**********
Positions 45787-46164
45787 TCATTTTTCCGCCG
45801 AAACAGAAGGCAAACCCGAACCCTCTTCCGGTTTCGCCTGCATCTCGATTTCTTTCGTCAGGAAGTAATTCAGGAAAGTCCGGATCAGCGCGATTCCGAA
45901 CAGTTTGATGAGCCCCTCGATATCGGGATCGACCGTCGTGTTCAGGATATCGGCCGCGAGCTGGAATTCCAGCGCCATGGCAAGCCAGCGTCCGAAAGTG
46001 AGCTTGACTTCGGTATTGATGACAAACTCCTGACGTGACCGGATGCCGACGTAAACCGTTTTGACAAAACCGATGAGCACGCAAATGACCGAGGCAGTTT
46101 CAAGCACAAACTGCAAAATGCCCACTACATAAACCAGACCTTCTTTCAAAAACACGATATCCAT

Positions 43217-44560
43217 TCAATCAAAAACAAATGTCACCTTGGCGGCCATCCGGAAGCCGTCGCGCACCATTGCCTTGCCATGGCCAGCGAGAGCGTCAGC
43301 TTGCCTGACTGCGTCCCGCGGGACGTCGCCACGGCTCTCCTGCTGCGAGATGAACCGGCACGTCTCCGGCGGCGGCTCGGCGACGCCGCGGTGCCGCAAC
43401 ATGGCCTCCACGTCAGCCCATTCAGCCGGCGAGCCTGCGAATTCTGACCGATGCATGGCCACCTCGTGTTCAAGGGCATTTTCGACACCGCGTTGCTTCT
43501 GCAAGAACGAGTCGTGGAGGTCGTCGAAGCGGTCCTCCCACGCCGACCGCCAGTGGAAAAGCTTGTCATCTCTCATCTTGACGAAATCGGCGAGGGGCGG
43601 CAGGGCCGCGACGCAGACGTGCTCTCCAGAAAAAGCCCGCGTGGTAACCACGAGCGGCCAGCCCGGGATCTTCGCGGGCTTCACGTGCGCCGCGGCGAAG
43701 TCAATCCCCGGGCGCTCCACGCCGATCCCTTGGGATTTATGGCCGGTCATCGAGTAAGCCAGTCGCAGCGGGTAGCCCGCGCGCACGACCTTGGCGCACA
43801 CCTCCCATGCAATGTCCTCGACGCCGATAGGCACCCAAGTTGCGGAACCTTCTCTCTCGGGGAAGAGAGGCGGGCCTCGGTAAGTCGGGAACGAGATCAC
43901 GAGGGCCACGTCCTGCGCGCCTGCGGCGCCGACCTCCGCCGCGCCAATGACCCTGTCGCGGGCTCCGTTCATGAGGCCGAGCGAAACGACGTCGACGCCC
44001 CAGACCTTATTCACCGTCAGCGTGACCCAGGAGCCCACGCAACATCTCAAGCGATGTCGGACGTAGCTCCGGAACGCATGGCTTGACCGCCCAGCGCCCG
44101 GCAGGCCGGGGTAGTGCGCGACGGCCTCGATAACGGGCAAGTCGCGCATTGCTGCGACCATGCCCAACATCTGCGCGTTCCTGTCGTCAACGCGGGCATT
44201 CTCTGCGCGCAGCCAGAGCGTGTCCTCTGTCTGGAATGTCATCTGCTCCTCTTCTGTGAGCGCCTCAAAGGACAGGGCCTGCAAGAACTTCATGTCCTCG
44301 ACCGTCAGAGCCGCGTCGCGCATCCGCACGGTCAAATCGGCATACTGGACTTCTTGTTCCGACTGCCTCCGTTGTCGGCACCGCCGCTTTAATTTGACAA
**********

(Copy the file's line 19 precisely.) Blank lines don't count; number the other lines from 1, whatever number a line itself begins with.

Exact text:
44301 ACCGTCAGAGCCGCGTCGCGCATCCGCACGGTCAAATCGGCATACTGGACTTCTTGTTCCGACTGCCTCCGTTGTCGGCACCGCCGCTTTAATTTGACAA